The owners also looked toward Europe, where mass transit has traditionally been more popular than in America, to pick some innovative ideas for the new direction of the company. It entered into an agreement with Wright Expotech, an Irish company, to develop Opus buses.
The key to the success of Opus has been that U.S. transit agencies, after an era of buying oversized buses aimed at consolidating routes, realized they needed to change their strategy to operate both in dense urban neighborhoods with narrower streets and in scattered, more exurban areas, the places where many potential new customers live.
When the heavy-duty Opus model was introduced, former APTA President and Long Beach Transit President and General Manager Larry Jackson called it “the bus America has been waiting for.”
“Bigger cities now need smaller buses to get into those almost rural neighborhoods and get people into the city,” Monteferrante said. “In the past, the larger buses could not maneuver efficiently through the neighborhood and the Opus is offered in both 29-foot and 34-foot lengths.”
The results of some of the smarter transit operations is that ridership, for the first time in a generation, is beginning to increase. “The buses are now cleaner and their routes are more efficient – it’s a testimony to urban planning,” said the Optima CEO. “And we’re seeing a higher demand for cleaner fuel” which includes low-sulfur diesel, liquefied natural gas, or LNG, and hybrid electric models.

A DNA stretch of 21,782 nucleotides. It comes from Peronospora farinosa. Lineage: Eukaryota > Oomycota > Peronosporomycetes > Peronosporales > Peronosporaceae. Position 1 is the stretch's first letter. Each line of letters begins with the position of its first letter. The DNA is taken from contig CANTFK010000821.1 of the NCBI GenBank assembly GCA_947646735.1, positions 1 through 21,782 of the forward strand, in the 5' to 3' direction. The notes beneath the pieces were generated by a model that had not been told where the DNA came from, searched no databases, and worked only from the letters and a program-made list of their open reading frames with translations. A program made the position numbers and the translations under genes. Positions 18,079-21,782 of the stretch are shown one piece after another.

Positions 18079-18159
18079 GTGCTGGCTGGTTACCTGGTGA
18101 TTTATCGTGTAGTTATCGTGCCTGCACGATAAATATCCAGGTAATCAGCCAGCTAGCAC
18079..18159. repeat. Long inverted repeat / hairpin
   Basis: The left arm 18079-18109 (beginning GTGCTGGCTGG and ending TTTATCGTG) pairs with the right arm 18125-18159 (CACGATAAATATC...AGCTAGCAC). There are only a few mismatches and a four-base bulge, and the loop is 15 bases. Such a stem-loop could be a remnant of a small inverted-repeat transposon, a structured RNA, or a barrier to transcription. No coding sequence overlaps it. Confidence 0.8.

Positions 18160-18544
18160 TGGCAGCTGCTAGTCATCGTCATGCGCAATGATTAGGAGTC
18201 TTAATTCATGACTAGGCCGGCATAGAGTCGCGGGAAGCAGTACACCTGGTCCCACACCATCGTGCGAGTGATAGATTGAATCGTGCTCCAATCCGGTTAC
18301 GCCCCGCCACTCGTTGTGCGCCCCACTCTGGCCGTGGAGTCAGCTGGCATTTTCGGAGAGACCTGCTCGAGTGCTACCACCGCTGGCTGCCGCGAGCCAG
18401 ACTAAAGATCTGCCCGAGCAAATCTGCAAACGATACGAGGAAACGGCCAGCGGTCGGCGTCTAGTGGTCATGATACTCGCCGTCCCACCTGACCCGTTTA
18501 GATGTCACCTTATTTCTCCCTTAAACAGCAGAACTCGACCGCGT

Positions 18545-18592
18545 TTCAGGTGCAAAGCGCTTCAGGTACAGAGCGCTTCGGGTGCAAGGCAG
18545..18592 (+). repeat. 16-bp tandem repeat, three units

In February, Optima announced the development of a hybrid-electric powered version of the Opus model that is expected to deliver as much as 50 percent savings in fuel over the operational costs of traditionally powered buses. The first prototype of the hybrid-electric Opus will debut at the APTA’s International Public Transportation Expo in Dallas, Texas, Sept. 26-28, 2005, at the ISE Corporation’s booth #3135. Company officials believe that the hybrid version could account for 40 percent of the firm’s overall sales by as early as 2009.
The original fuel-efficient Opus has already made its mark in a number of cities across America. Last July, for example, the Corpus Christi Regional Transportation Authority in Texas received its third delivery of Opus models, bringing its fleet up to 28 buses. Monteferrante said the city of Austin Texas, has just received its order for 30 Opus buses. “They were starting a new light-rail system, and so they needed to build a feeder system that could bring people from their homes to the station and a smaller bus serves that task,” the CEO explained. Optima is also finalizing negotiations with Miami-Dade as the recommended bus manufacturer of the largest 30-foot bus procurement in transit history totaling 600 buses over five years.
Initially the new Opus created considerable start-up costs, but Monteferrante also made increasing productivity a major focus. The company changed the manufacturing process by maintaining a more balanced cycle of assembly line work and a work schedule with much greater accountability, bringing about a 30 percent decrease in labor costs.
Currently, Optima has more than 150 employees working in a relatively new building in Wichita. Monteferrante believes that number will grow along with the company. “The future of Optima is one of growth and product expansion,” he said.
And that’s good news for thousands of American riders who’ve been waiting for a bus – a bus like the Opus.